How Alice in Borderland’s Kyuma embodies the show's naked truth
One character in Alice in Borderland Season 2 represents the show's unexpectedly kind message.
Alice in Borderland’s cast of characters is an embarrassment of riches. It’s one of the many story elements that makes this Japanese deadly competition drama a must-watch in the era of peak entertainment. In the Netflix series, no character is too small to get a flashback, expanding the world far beyond protagonists Arisu and Usagi. In Season 2, this means new characters for Arisu, Usagi, and us viewers to get to know. And one character in particular has stolen the show.
Kyuma (Tomohisa Yamashita) only appears in two (and change) of the season’s eight episodes, but he easily steals the show — and not just because he spends all of his time naked.
This article contains spoilers for Alice in Borderland Season 2.
The naked thing does make an impression, though. With Ginji “living life in our natural state is humanity's true form” Kyuma, what you see is what you get. A citizen of Borderland, he acts as the King of Clubs, hosting a game called Osmosis that Arisu, Usagi, Kuina, Tatta, and Niragi take part in to avoid the King of Spades’ cross-city killing spree. In worlds like our reality and Borderland, where so many people figuratively and literally cover up as a means of survival, Kyuma quite explicitly has nothing to hide, and no interest in pretense. But that doesn’t mean he is nihilistic. Unlike many of the characters we’ve met on this journey — Niragi being a shining example — Kyuma hasn’t given up on living a life driven by human connection. He came to Borderland with the members of his band, and they are in this together. More than his own survival, that is his guiding principle. They will live or die together, occasionally to the fatal detriment of individual members. We see it in the team’s suicide run strategy for the other team’s base, which calls for one of them to die so that the rest of the team can live.
It’s hard to undersell just how important meeting Kyuma is to Arisu’s growth as a character, and to this show as a whole. Heading into Season 2, Arisu has just endured the mob-driven massacre that was The Beach. He watched the self-described utopian society fall apart — or, more accurately, lose all pretense that it was ever anything other than a violent hierarchy. After something as traumatizing as the Witch Hunt, accepted narrative logic dictates our protagonist might develop a cutthroat, win-at-all-costs relationship to Borderland. Unexpectedly, Alice in Borderland Season 2 takes a hard left turn, and Kyuma is our first clue that this series has something relatively novel to say about humanity.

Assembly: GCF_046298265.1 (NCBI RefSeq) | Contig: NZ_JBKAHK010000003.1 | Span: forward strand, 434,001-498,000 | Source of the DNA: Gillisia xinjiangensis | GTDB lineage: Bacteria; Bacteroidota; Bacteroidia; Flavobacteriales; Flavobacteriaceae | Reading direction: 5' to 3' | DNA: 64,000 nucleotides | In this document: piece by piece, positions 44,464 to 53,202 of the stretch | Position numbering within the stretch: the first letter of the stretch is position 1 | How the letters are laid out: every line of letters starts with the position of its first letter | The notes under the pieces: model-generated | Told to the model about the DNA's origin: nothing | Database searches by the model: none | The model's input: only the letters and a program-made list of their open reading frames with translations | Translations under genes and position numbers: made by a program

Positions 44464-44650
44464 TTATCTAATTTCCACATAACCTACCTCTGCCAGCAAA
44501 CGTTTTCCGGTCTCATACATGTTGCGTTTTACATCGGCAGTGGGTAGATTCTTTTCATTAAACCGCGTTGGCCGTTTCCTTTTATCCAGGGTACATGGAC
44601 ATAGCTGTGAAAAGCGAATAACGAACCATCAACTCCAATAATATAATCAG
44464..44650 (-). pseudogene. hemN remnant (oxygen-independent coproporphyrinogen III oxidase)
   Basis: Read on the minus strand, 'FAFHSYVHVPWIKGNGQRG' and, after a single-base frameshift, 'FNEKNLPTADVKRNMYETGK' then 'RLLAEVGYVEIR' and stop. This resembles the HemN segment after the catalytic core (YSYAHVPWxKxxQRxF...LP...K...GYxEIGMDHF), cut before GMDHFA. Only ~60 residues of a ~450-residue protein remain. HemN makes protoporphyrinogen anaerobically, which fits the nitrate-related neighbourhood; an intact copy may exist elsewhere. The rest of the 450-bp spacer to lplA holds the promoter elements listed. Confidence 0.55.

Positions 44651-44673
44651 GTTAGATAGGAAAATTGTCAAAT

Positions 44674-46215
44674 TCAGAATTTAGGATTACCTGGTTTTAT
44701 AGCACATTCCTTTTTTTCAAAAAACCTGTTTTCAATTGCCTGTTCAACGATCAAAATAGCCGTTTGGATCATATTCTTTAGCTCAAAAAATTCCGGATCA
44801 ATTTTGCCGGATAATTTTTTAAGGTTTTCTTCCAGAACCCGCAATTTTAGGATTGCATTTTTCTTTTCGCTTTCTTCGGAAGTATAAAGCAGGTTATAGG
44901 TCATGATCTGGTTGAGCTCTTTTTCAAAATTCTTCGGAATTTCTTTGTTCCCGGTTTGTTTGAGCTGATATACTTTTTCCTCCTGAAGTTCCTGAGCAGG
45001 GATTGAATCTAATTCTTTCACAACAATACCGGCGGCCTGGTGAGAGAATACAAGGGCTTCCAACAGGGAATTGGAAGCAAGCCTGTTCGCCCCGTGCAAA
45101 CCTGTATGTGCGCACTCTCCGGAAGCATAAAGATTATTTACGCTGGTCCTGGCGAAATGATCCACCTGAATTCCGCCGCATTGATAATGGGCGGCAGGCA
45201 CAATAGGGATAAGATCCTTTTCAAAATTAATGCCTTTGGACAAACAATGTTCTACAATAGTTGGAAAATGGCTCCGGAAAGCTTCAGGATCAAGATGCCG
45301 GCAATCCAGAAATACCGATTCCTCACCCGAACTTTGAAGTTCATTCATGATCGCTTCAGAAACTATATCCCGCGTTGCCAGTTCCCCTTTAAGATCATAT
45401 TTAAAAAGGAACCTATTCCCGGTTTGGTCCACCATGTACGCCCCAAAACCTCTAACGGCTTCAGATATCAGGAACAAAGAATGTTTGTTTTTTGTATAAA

Kyuma complicates Arisu’s understanding of how people with relative power operate in this world, or in any world. As characters, Hatter and Kyuma initially seem like two sides of the same coin. They’re both beautiful, charismatic man-leaders with similar hair. However, Hatter, who seemingly started out with noble, community-driven intentions, grows to prioritize power over friendship. Meanwhile, Kyuma and his bandmates never lose their shared commitment to one another over all else.
Kyuma represents a turning point, for Alice in Borderland and for Arisu. Our protagonist is already on a path of decision-making that prioritizes healing over the accumulation of power, but Kyuma gives him a tangible example to aspire towards. “I would risk my life if I could save all of you,” Arisu tells his teammates after Kyuma shows him what this can look like. Ultimately, Kyuma is a loser (in that he literally loses his own game), but the show never treats him like a loser. Kyuma may lose his citizenship and, you know, his life, but, unlike Hatter or Niragi, he never feels pathetic. Arisu doesn’t want him to die and neither do we, but the series suggests there are fates far worse than losing, which somehow feels like a subversive message in the year 2022.
Alice in Borderland’s exploration of what it means to be human works because it refuses to be just one thing; Kyuma and Arusu exist in the same episode as Niragi and Banda, who have a history and present of making violent choices presumably driven by trauma and pain. Heading into Season 2 of Alice in Borderland, it’s easy to expect it to be another dystopian series that ended with a flat, survival-of-the-fittest theme. But as the season progresses, it becomes clear that one of the greatest currencies someone can have in Borderland is a clear, defined will to survive. Guess who is best at this? Our man Kyuma. Guess how he does it? By being a cool, kind guy with deep, committed relationships.
Characters like Arisu, Usagi, or Kyuma are not depicted as particularly special or even unselfish in their acts of caring and kindness. They are not going against their instinct to survive because, in Alice in Borderland Season 2, survival is a question of motivation more than it is a testament of physical capability. For the series, acts of violent selfishness can be the very thing that keeps us from surviving. Not because characters who choose them again and again don’t have someone to watch their backs — often, in spite of their harmful behavior, they still do — but because they can get in the way of our desire to live.
Kyuma is Alice in Borderland’s coolest, most aspirational character not because he’s a naked hottie, but because he’s figured out that wanting to be alive is often about finding a way to surround yourself with people who care, and caring for them in return. It’s how Arisu learns to survive. And it’s Alice in Borderland’s ultimate message.
Alice in Borderland Season 2 is streaming now on Netflix.